In light of December’s election, Comment Writer Luke Wheeler discusses how the Labour Party’s leadership election cannot afford to be defined by single issue policies

Written by Luke Wheeler
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There is no such thing as a silver bullet. Attempting to solve a problem by focusing on a single issue, moment or person is naïve, foolhardy and fatalistic in any situation. As with all things, balance is key.

The worst Labour defeat in almost a century in the 2019 General Election engendered some rather public soul searching. In its wake, a heady concoction of grief, rallying cries and insinuations toward leadership bids appear to be the main ingredients of the ruminations put forward by Labour MPs. In seeking to set out their vision, the majority of politicians have identified the single issue they think can account for the Party’s loss, but in doing so they have already set themselves up for failure.

The worst Labour defeat in almost a century in the 2019 General Election engendered some rather public soul searching

It cannot be denied that Corbyn’s leadership was divisive, the manifesto was considered overreaching, Brexit had shattered traditional political allegiances and the leadership’s response to anti-Semitism has been deemed too little, too late. However, when seeking to resolve the issue of the Labour Party’s electability it cannot and must not be a reflection carried out in isolation. Labour have lost the last four elections, and this must be the context in which the party sees itself, not fresh from its latest defeat, but battered by a decade of loss. There is ten years’ worth of history and relationships between issues that must be resolved systematically if they wish to have any hope of gaining power again.

Moreover, the leadership election undoubtedly needs to resolve the issues that Labour as a party faced entering the election, but they must also seek to provide answers to the issues that are truly affecting people – the public is arguably not overly concerned with internal party politics. The UK is entering a period of unprecedented change on both an international scale- departure from the EU, tackling the climate crisis – but also on a domestic one – the stability of the union and rising inequality. Therefore, Labour must communicate and advocate for its solutions convincingly. Selling a single issue as a solution is disingenuous at best, and subsequently in order to appear credible Labour must have a broad and in-depth grasp of all the issues.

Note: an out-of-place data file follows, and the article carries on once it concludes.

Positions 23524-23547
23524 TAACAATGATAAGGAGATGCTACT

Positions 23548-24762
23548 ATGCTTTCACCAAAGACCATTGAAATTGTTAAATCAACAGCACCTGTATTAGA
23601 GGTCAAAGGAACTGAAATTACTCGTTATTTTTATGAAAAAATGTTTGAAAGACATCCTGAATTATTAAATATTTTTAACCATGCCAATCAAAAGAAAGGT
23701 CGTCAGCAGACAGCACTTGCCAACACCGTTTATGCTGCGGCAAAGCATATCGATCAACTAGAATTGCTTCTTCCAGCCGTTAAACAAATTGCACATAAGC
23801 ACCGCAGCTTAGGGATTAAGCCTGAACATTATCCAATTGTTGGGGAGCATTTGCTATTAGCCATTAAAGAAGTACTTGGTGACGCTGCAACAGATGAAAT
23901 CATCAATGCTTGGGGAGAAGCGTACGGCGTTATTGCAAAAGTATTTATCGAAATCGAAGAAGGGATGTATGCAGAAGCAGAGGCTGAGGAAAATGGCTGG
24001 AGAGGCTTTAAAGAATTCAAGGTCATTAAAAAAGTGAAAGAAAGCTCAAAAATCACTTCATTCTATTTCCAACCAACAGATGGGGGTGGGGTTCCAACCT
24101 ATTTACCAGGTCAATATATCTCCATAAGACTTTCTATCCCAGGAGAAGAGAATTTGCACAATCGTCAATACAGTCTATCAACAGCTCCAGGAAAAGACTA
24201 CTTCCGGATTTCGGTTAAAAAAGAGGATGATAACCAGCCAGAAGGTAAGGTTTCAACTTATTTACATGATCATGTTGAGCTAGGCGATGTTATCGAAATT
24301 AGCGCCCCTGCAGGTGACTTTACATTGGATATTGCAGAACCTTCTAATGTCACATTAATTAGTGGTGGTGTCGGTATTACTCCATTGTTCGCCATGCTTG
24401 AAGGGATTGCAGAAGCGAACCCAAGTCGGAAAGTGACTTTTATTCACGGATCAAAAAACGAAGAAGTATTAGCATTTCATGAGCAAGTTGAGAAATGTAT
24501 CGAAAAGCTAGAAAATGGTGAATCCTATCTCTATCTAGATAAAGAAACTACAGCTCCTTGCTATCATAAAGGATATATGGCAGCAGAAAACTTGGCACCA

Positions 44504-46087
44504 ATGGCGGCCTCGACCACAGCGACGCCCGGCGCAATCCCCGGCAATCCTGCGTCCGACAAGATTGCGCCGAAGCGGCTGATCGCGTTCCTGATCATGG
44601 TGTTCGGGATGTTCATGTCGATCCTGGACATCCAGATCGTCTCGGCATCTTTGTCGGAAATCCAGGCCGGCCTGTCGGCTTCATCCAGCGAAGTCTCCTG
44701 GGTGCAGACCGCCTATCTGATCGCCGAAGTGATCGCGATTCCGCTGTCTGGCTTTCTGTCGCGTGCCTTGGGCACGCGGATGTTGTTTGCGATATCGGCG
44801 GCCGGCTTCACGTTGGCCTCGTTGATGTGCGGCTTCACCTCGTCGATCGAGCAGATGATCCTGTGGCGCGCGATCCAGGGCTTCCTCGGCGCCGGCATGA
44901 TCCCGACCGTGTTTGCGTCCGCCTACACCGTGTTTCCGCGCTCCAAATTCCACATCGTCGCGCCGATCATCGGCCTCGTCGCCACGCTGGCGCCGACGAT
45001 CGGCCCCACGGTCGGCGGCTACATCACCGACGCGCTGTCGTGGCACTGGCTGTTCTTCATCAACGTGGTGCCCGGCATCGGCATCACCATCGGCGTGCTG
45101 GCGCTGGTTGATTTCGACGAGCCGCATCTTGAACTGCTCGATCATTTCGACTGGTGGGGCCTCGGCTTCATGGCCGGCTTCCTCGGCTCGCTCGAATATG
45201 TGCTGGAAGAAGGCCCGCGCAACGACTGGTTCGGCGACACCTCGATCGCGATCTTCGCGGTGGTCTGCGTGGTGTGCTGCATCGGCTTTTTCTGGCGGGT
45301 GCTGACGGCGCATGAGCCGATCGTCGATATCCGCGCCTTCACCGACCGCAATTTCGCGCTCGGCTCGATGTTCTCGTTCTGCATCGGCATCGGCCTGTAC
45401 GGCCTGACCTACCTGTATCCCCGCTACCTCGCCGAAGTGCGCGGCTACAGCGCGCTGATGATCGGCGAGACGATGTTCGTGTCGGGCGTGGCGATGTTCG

Given enough time and resource, any single issue can be made out to be the sole solution or cause for any situation, but a more mature and considered approach should be far more diverse. Issues and events, especially within politics, have vast interlinking systems of cause and effect that give rise to them; and whilst some will play a greater role than others, they are always part of a larger whole. As mentioned earlier, identifying one issue as the crux of the problem and attempting to solve it in isolation allows for the other contributing factors to grow and mutate, creating new and unpredictable consequences that then go on to dominate the narrative. Rather than solving the issue at hand and allowing for a new debate to begin, the cycle of reacting to issues as they occur continues and delays any progress.

Rather than solving the issue at hand and allowing for a new debate to begin, the cycle of reacting to issues as they occur continues

Simultaneously solving multiple issues of varying scales is inherently difficult – dynamic thought, problem solving, and compromise require energy, resources and patience. Allotting time for such processes, despite the modern desire for quick and effective solutions, is therefore essential.

Subsequently, it is encouraging to see that candidates for the leadership are proponents of a wide-ranging debate founded in the Party’s grassroots and communities. Such a response avoids navel-gazing and roots the party’s realignment in the lives of the people they are seeking to help.

The reflection that the Labour Party is about to undertake is emblematic of what is required at a global scale. In order to tackle the issues this new decade is inheriting, we must consider their synergy, interconnectedness and scale and calibrate our response accordingly; as opposed to taking on those that seem the most obvious or easy. Searching for silver bullets blinds us to other issues, oversimplifies the problem at hand and puts us in danger of repeating our failures. If progress is to be made, we must embrace the diversity and interplay of the issues at hand, remain aware of the larger system and not be afraid to tackle their apparent chaos head on.

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